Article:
A strange way to make people like you


This is going to sound weird. It’s a psychological concept named after Ben Franklin, who used it to get a rival legislator and powerful political enemy to put aside his ill will towards Franklin.  

His foe didn’t like Ben and had been making negative speeches about him. Ben was determined to win him over. But instead of offering to give something to his rival, or do something for him to show him he was a good guy, Ben did the opposite. He asked the man to do something for him. 

Yep, he asked his enemy for a favor. 

He knew the man owned a rare book, and Ben asked if he would loan it to him. When he returned the book, Ben thanked him profusely and found that his old enemy became his friend. 

Ben had triggered what we now know as cognitive dissonance. 

Our brains find it difficult to hold two contradictory beliefs at the same time. To resolve this conflict, we tend to alter one of our beliefs. 

His rival didn’t like Franklin, which contrasted with his belief that you don’t do favors for people you don’t like, something he had just done. To resolve this conflict, he was forced to back away from his negative feelings towards Franklin, and that’s how these enemies became friends. 

Today, it’s called The Ben Franklin Effect and you can use it to win friends and influence people.

If you want someone to like you, get them to do you a favor. 


You don’t have to read this if you don’t want to


FBI hostage negotiators supposedly use a strategy that makes hostage-takers more likely to cooperate. The idea is that people are more apt to agree with something we propose when we affirmatively give them permission to say ‘no’.

You can use this when negotiating with another party or with your clients.

You might be talking to a client about the opposition’s offer and say, “I know you wanted more and if you don’t want to accept the offer, just tell me; I’ll understand.”

They might give you a hard no, but they also might soften their position and be willing to discuss it.

Or, instead of using an “alternative choice” close, e.g., “Do you want to get started today or is next week better for you?” you might say, “Are you ready to get started? If you want to wait, that’s fine.”

However you word it, you give them an out. They know they can say no, but telling them they can do that apparently makes it more likely they won’t.

Why does giving someone permission to say no make it more likely they’ll say yes?

Because people like to buy but don’t like to be sold.

Nobody likes to be pushed or told what to do. When you move forward towards them, they move back. When you back off and let them make the call, however, it empowers them. They relax and open to other options.

I’m not saying this is always the way to go. But it’s nice to have another tool in the toolbox.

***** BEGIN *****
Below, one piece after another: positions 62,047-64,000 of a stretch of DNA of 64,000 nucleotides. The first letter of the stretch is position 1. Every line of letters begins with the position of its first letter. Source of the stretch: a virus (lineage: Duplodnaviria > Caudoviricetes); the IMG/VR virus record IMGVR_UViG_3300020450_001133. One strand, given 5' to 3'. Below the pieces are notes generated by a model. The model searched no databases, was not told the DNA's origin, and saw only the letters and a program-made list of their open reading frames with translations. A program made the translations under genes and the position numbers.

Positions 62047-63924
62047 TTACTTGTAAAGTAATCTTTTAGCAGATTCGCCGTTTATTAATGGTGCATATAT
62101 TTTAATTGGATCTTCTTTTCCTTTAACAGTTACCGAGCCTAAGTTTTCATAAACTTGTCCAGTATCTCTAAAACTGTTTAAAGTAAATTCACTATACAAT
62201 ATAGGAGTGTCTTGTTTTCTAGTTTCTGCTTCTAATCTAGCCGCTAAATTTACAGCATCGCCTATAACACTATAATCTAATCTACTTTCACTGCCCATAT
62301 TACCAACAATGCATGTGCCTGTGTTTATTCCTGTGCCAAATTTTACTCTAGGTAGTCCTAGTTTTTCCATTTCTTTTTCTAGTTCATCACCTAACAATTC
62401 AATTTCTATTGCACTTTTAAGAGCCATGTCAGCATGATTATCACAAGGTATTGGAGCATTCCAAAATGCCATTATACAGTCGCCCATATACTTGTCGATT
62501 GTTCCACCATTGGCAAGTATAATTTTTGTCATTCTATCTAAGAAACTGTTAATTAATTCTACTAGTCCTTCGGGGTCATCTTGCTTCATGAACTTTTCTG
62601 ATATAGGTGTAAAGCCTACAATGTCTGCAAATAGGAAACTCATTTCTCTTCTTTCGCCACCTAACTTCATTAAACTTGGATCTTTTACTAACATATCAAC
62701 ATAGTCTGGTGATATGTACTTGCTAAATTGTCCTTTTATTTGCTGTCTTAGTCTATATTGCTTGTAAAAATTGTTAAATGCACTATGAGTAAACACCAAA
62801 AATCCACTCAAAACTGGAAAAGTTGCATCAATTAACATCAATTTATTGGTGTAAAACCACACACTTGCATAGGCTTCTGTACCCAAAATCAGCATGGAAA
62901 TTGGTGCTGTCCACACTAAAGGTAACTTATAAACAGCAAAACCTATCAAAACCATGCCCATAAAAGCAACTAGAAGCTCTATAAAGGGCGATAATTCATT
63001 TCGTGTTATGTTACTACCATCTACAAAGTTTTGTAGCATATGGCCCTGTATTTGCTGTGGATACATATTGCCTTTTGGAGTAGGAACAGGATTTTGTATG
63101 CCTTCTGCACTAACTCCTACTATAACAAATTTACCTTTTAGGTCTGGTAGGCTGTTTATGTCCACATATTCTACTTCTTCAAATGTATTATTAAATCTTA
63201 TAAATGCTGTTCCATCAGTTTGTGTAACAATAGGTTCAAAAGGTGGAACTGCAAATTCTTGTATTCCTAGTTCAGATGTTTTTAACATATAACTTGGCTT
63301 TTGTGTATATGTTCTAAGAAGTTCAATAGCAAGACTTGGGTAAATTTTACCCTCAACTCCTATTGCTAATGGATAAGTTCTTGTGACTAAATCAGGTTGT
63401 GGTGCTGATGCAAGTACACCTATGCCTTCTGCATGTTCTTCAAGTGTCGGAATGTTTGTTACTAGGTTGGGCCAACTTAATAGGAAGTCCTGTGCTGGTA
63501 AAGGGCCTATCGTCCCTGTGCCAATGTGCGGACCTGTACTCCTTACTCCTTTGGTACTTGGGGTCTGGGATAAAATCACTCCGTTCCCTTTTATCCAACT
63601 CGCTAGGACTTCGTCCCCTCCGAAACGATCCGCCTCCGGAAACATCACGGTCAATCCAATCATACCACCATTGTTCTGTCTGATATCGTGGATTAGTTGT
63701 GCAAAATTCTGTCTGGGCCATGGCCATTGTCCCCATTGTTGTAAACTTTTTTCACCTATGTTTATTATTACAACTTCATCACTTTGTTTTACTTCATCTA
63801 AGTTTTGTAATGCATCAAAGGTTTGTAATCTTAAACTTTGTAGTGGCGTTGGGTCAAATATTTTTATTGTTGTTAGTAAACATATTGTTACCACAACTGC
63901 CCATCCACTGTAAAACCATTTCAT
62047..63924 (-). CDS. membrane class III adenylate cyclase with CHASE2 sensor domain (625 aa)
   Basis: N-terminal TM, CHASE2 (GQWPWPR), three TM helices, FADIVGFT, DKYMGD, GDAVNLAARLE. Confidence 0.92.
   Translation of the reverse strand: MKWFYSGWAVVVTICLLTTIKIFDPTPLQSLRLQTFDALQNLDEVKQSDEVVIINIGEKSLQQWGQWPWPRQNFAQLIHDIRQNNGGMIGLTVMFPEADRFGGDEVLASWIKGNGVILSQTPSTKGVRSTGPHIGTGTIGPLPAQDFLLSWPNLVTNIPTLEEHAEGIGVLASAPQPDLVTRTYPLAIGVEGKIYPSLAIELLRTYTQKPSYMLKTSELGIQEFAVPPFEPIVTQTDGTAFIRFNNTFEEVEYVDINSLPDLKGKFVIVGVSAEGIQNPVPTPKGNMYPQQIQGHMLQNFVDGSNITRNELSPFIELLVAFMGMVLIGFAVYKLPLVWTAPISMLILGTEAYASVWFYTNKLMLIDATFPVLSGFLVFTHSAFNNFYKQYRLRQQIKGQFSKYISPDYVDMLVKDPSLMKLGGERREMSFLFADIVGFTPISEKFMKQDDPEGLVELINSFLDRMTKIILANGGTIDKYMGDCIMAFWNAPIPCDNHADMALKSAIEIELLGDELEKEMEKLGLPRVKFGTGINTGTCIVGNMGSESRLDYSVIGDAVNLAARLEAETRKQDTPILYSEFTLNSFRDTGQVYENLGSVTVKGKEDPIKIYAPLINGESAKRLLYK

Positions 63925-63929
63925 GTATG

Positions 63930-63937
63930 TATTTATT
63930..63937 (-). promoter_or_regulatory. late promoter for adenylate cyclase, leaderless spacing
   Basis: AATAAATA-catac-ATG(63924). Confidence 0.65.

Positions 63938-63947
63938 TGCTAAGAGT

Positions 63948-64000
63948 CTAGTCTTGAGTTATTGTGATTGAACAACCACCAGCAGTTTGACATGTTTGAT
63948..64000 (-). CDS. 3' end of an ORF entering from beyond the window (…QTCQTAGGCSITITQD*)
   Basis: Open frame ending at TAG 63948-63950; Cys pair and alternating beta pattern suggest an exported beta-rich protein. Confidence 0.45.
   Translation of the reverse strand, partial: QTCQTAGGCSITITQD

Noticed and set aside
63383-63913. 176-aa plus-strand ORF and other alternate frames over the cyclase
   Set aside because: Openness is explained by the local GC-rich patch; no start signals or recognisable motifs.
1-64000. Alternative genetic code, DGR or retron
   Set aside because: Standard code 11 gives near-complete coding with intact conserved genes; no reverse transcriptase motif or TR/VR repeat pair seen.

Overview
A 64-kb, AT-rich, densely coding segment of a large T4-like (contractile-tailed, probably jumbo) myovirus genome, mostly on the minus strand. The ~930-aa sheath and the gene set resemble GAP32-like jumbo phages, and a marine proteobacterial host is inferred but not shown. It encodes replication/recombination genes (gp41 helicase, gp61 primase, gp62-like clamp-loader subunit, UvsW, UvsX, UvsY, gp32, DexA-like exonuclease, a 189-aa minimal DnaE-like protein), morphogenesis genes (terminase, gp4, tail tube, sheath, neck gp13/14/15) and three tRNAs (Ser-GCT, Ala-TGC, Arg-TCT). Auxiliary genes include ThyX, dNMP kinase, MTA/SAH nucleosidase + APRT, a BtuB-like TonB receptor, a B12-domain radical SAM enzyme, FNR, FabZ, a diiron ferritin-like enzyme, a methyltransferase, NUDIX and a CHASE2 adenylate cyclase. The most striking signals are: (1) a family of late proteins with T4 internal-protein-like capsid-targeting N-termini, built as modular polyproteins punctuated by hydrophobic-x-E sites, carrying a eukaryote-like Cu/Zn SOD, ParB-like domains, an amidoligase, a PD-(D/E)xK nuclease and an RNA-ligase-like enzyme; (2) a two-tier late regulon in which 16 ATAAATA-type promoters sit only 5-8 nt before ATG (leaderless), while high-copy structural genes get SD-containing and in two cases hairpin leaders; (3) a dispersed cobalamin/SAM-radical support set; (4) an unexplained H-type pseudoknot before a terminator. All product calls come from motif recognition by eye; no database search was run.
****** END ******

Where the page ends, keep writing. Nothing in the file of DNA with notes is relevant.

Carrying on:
Of course, you don’t have to use this approach if you don’t want to.


A lawyer who represents himself has a fool for a client?


Is it true? Does a lawyer who represents himself have a fool for a client?

Some people say that if you represent yourself in a proceeding or negotiation, it’s too easy to compromise your power and invite your emotions to get in the way.

I think they might be onto to something.

I can be tough as nails when it comes to representing a client’s interests but I’m not so good when it comes to representing my own.

If we have a contractor over to the house to bid on something, I’ll read the contracts but do my best to avoid talking to the contractor. I’m afraid I’ll either give away what I’m willing to accept or piss the guy off and have him take a walk.

My wife doesn’t have these issues. She’s nice to people. Level headed. So she talks to contractors and salespeople for us. I look at the bid and tell her what I think and she gets the deal done.

Okay, but you can’t hire an attorney or hide behind your wife for everything in life. And I don’t. I can and do ask for lots of things, like asking vendors to honor an expired coupon, for example.

The other day, I was looking at some software and reading some reviews. I saw a bunch of coupons offering discounts, including a few for 80% off, but all of the coupons were expired. I contacted the company and asked if they had any current coupons or promotions. A representative got back to me this morning and said they didn’t, that the ones I saw online were part of their ‘kickstarter’ phase.

So sad. Too bad. (Don’t tell her. I’ll probably buy anyway. At least I tried.)

And then she said, “But I can offer you 10% off; just use “.

What did I accomplish? I’ll save a few bucks and that’s nice but I gained something far more valuable. I imprinted on my brain a successful ‘negotiation’ on my behalf. I asked for something and I got something. Yay me.

I know, some lawyers are reading this and thinking, “What a wuss. I’d go back and ask for 80%, maybe settle for 50%. It’s not over until I win!”

Okay, settle down.

Anyway, if you’re like me and you are sometimes reluctant to negotiate on your behalf or ask people for favors, do what I did and get in some practice.

Practice asking your clients for referrals or to share your content. Practice asking website visitors to sign up for your newsletter. Practice asking seminar attendees to make an appointment. Practice asking prospective clients to sign up.

It never hurts to ask. And who knows, you might actually get good at it someday. If not, talk to my wife. Maybe she’ll help you out.

You can ask for referrals without talking to your clients. Here’s how